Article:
38                 Paragraph 4(a) of Article 1 in Schedule 1A to the Carriage of Goods by Sea Act 1991 contains an error as it refers to “the Chief Executive Officer of Customs under paragraph 15(1)(a) or (2)(a) of the Customs Act 1901 ”. However, the Customs and Other Legislation Amendment (Australian Border Force) Act 2015 changed the references to “the Chief Executive Officer of Customs” in those provisions (and throughout the statute book), to the “Comptroller-General of Customs”. Item 27 omits the non-existent concept and substitutes the correct one.

Schedule 2—Amendments consequential on the enactment of the Acts and Instruments (Framework Reform) Act 2015

39                 The items in this Schedule contain amendments that make amendments to Commonwealth legislation consequential on the enactment of the Acts and Instruments (Framework Reform) Act 2015 .

40                 The Acts and Instruments (Framework Reform) Act 2015 amended the Legislative Instruments Act 2003 to rename it the Legislation Act 2003 . It also restructured that Act and renumbered some provisions. It then made many amendments across the Statute Book to reflect the new title and cross-references to various provisions.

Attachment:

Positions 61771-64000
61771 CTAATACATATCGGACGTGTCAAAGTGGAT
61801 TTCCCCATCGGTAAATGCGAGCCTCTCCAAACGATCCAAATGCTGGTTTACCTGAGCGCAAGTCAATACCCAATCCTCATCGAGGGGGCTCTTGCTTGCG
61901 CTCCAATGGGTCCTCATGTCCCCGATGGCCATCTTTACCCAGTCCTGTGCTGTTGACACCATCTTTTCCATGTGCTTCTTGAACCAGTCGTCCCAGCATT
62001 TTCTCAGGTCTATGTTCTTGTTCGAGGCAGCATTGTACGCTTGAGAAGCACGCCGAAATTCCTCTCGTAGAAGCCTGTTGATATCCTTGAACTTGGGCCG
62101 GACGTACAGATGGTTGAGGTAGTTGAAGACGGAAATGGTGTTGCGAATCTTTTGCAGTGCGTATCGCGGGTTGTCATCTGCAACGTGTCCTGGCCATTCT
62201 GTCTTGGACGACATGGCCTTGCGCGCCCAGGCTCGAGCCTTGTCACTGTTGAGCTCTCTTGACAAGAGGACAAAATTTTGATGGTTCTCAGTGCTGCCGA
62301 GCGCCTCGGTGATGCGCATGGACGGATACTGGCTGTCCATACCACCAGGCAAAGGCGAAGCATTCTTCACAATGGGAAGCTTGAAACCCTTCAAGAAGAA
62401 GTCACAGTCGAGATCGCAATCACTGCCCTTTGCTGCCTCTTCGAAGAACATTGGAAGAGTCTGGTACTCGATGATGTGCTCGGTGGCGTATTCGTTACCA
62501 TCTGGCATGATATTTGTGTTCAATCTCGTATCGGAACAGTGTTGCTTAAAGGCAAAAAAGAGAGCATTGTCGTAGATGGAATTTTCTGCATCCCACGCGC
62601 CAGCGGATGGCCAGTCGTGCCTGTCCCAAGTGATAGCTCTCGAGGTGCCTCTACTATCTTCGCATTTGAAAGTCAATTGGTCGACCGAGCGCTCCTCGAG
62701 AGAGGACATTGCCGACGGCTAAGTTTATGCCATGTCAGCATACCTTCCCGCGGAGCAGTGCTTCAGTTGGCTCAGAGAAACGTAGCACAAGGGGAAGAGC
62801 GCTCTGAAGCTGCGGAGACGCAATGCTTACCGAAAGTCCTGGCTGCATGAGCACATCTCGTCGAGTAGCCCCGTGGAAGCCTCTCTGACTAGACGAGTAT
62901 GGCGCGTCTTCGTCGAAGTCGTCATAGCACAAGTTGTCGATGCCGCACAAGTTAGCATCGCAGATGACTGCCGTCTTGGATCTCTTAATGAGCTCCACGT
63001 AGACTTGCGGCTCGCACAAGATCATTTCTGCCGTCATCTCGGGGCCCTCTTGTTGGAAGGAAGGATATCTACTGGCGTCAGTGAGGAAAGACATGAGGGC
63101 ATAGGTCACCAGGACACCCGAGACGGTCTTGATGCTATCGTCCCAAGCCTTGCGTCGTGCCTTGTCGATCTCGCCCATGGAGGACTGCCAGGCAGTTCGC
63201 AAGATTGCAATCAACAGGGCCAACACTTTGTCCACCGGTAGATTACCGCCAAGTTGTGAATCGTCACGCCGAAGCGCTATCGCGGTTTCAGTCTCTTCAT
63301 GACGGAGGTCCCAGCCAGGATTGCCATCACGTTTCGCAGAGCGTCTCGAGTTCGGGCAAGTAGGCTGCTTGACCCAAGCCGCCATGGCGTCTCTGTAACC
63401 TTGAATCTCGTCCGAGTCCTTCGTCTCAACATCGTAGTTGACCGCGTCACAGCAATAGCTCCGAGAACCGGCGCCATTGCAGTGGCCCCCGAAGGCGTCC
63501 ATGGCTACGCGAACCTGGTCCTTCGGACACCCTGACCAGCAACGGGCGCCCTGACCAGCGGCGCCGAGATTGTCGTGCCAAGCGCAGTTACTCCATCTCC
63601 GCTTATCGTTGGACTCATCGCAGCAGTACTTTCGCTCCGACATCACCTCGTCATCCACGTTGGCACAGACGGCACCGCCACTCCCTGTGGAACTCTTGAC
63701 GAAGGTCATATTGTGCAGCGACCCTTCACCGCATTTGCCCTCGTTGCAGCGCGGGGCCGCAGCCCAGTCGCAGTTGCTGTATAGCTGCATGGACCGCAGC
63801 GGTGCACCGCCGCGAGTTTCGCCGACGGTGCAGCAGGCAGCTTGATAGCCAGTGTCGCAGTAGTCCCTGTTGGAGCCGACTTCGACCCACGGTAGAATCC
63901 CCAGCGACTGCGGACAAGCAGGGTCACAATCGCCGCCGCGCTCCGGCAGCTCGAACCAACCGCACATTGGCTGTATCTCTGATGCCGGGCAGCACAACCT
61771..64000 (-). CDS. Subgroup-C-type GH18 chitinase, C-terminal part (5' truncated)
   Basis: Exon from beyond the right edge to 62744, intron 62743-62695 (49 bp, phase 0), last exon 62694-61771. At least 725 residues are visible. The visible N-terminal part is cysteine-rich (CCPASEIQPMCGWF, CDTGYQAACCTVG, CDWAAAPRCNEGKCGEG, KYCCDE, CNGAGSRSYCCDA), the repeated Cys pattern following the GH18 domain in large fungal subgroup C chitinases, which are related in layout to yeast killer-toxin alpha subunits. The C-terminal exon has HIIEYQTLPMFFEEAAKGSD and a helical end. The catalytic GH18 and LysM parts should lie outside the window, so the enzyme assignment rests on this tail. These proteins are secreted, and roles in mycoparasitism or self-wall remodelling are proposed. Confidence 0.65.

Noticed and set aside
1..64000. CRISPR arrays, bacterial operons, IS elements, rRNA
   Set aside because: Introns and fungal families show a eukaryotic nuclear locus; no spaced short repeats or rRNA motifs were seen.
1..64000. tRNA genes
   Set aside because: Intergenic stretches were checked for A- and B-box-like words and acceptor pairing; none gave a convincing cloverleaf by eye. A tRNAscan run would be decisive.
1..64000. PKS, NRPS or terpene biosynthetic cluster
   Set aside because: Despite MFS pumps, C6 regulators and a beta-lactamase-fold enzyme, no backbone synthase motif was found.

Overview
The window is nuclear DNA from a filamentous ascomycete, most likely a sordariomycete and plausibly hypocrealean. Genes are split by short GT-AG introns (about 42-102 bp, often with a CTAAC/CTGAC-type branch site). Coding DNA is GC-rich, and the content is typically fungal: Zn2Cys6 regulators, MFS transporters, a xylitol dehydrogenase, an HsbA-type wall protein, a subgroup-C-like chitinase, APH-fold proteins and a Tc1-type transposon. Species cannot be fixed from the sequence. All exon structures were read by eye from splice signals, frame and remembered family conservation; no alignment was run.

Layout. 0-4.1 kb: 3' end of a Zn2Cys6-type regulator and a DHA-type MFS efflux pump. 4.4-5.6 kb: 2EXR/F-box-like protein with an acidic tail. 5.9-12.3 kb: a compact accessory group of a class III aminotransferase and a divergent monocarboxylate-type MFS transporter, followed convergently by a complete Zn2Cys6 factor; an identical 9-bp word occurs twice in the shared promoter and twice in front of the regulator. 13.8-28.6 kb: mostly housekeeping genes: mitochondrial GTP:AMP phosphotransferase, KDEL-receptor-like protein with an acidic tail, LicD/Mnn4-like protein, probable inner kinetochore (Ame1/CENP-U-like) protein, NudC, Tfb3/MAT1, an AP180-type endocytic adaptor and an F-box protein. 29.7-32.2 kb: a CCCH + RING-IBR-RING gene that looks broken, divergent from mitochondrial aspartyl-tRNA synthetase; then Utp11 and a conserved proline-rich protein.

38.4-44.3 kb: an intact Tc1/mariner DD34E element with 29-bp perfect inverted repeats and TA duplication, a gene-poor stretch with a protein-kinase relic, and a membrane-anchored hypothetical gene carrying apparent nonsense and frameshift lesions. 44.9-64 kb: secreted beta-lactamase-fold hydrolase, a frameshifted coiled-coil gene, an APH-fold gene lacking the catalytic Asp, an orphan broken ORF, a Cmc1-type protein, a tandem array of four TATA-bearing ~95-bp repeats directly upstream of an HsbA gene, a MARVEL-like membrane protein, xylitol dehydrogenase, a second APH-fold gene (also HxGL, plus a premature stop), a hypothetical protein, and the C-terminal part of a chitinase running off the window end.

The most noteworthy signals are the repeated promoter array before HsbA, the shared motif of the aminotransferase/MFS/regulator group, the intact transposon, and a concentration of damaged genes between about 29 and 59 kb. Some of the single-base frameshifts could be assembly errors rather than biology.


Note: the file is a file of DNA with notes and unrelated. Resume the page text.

41                 Not every cross-reference was updated by the Acts and Instruments (Framework Reform) Act 2015 . Part 6 of that Act and section 10 of the Acts Interpretation Act 1901 have operated to ensure that various textual references to the Legislative Instruments Act 2003 and provisions within that Act that still remain on the Statute Book are to be read consistently with amendments by the Acts and Instruments (Framework Reform) Act 2015 .

42                 The Acts and Instruments (Framework Reform) (Consequential Provisions) Act 2015 amended the text of many more Acts to reflect the new Act title and cross-references to various provisions.

43                 This Schedule makes further amendments to the text of Acts to reflect the effect of Part 6 of the Acts and Instruments (Framework Reform) Act 2015 and section 10 of the Acts Interpretation Act 1901 .

Schedule 3—Repeal of obsolete provisions

44                 This Schedule repeals non-amending provisions that have been sunsetted or otherwise ceased to have effect.

Item 1

45                 Item 1 repeals the redundant section 122A of the Defence Act 1903 . That section is redundant as subsection 122A(5) states that it ceased to be in force at the end of the period of 6 years after the day on which section 122A commenced. It expired on 2 May 1995.

Items 2 and 3